A beautiful journey to Liliput - I wonder how do you retain your subject in focus?!
Fantstic photos,love them all
Detail head red mason bee (osmia rufa), made with magnification factor 6 and f/14. It is a single picture made in our garden, using a Canon 7D, a Canon MP-E 65 mm f/2.9 and a Canon 2x teleconverter. The bee was alive and kicking.
Osmia rufa is a species of solitary bee, also known as the red mason bee due to its habit of using mud to build small cavities within its nest.
The species is most active during the spring and early summer although it can be seen as far as late June. Despite being classed as solitary, these bees are gregarious. The female is larger/broader than the male and has 2 large horns on the head.The female has a much smaller sting than honeybees or wasps.The male has no sting. The size is around 10 mm (source Wikipedia).
Portrait male marmalade hoverfly, made with magnification 6 and f/14 using a Canon 7D, a Canon MP-E 65mm/2.8 and a Canon 2x teleconverter.
Episyrphus balteatus, sometimes called the marmalade hoverfly, is a relatively small hoverfly (9–12 mm) of the Syrphidae family, widespread throughout all continents. Like most other hoverflies it mimics a much more dangerous insect, the solitary wasp, though it is a quite harmless species. The upper side of the abdomen is patterned with orange and black bands. Two further identification characters are the presence of secondary black bands on the 3rd and 4th dorsal plates and of faint greyish longitudinal stripes on the thorax.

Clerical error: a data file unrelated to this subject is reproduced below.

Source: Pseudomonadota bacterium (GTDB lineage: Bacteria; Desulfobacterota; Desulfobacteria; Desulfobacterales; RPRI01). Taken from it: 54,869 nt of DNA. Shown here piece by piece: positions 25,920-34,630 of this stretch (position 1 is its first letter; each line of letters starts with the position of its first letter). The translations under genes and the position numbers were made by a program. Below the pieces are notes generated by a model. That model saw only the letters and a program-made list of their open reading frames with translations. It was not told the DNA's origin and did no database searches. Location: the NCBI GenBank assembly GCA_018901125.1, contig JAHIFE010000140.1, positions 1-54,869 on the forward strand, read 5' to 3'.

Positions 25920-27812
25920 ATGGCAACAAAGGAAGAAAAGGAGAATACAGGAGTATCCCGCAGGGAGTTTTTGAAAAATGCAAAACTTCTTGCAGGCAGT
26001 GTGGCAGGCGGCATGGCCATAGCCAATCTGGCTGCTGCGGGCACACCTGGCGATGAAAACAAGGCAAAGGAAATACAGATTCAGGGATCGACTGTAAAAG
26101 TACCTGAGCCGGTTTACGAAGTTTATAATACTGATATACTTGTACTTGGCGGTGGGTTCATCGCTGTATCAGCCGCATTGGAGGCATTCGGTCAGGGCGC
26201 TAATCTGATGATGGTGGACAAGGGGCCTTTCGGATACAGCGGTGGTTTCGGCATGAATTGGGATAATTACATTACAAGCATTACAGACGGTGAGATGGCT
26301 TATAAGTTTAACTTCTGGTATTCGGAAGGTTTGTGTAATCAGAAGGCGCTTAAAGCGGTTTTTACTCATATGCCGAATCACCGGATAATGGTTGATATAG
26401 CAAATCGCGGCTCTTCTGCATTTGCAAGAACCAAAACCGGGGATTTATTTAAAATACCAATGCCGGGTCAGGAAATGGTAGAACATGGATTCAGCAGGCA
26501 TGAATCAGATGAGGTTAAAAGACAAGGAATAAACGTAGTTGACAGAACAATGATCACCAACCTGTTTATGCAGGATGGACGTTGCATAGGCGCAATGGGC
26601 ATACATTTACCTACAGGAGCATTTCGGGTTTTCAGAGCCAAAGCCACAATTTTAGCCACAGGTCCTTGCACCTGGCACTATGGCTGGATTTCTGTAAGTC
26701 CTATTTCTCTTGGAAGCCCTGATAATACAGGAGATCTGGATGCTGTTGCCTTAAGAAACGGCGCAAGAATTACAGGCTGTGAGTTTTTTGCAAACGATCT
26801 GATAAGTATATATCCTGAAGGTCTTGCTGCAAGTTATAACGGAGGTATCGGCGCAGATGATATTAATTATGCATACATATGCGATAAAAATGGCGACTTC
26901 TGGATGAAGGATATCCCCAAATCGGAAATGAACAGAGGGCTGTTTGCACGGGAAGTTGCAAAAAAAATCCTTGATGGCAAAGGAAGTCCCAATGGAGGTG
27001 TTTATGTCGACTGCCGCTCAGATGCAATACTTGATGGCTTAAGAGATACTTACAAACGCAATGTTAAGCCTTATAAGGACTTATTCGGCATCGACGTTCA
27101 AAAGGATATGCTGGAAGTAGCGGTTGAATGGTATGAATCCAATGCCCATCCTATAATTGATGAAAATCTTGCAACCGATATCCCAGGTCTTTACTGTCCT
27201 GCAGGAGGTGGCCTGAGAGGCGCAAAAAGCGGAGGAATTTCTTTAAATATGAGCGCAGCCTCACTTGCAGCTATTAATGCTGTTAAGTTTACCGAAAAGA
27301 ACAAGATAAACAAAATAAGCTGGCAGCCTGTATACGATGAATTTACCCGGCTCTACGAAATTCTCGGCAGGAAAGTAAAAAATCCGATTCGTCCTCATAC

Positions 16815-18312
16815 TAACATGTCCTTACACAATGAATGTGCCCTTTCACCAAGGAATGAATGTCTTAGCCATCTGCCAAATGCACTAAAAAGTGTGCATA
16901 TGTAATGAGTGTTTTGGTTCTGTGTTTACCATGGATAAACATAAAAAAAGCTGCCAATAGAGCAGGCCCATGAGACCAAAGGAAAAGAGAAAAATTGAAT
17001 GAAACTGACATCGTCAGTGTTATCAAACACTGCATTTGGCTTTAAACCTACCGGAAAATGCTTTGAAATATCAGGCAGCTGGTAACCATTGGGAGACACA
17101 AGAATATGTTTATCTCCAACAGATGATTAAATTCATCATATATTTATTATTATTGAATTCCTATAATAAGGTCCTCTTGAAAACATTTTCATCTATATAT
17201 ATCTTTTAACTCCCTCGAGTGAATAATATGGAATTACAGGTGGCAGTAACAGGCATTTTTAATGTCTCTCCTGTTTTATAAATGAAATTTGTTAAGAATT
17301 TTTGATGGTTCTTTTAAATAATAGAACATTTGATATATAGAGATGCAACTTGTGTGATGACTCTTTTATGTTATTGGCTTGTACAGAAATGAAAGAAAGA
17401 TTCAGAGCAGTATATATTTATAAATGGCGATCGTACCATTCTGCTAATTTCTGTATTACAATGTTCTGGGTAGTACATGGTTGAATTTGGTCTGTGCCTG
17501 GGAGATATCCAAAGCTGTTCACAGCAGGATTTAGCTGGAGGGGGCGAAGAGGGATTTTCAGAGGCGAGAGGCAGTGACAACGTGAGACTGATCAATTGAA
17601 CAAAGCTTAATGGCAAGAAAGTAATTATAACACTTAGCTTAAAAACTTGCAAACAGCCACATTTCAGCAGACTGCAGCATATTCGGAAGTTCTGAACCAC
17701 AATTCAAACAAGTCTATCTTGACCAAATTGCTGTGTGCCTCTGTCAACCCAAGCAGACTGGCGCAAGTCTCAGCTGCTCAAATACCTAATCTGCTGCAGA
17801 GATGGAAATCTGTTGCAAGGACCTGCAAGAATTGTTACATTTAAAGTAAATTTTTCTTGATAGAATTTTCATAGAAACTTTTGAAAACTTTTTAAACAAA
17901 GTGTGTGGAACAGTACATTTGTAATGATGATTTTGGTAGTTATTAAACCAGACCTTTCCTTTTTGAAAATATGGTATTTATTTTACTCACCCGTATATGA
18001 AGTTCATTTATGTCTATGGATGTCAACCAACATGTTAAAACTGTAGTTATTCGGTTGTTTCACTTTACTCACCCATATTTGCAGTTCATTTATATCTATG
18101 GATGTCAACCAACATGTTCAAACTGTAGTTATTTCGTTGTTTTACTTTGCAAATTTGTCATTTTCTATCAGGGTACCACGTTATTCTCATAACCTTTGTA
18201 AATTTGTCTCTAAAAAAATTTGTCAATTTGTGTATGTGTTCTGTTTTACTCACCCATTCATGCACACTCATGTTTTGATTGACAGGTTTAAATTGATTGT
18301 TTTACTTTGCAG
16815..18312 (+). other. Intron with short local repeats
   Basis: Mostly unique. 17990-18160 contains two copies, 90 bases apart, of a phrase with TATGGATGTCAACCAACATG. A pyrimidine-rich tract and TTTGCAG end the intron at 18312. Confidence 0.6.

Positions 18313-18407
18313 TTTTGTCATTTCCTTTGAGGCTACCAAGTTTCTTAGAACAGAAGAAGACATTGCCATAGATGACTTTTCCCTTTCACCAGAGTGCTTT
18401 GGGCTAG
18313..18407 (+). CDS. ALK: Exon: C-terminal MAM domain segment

E. balteatus can be found throughout the year in various habitats, including urban gardens, visiting flowers for pollen and nectar. They often form dense migratory swarms, which may cause panic among people for its resemblance to wasps. It is among the very few species of flies capable of crushing pollen grains and feeding on them. The larva is terrestrial and feeds on aphids. As in most other hoverflies, males can be easily identified by their holoptic eyes, i.e., left and right compound eyes touching at the top of the head (source: Wikipedia).
Cheilosia male hoverfly on a little yellow flower, made with magnification factor 8 and f/10 using a Canon 7D, the Canon macrolens MP-E 65mm/f2.8 and a Canon 2x teleconverter.
Hoverflies, sometimes called flower flies or syrphid flies, make up the insect family Syrphidae. As their common name suggests, they are often seen hovering or nectaring at flowers; the adults of many species feed mainly on nectar and pollen, while the larvae (maggots) eat a wide range of foods. In some species, the larvae are saprotrophs, eating decaying plant and animal matter in the soil or in ponds and streams. In other species, the larvae are insectivores and prey on aphids, thrips, and other plant-sucking insects (source: Wikipedia).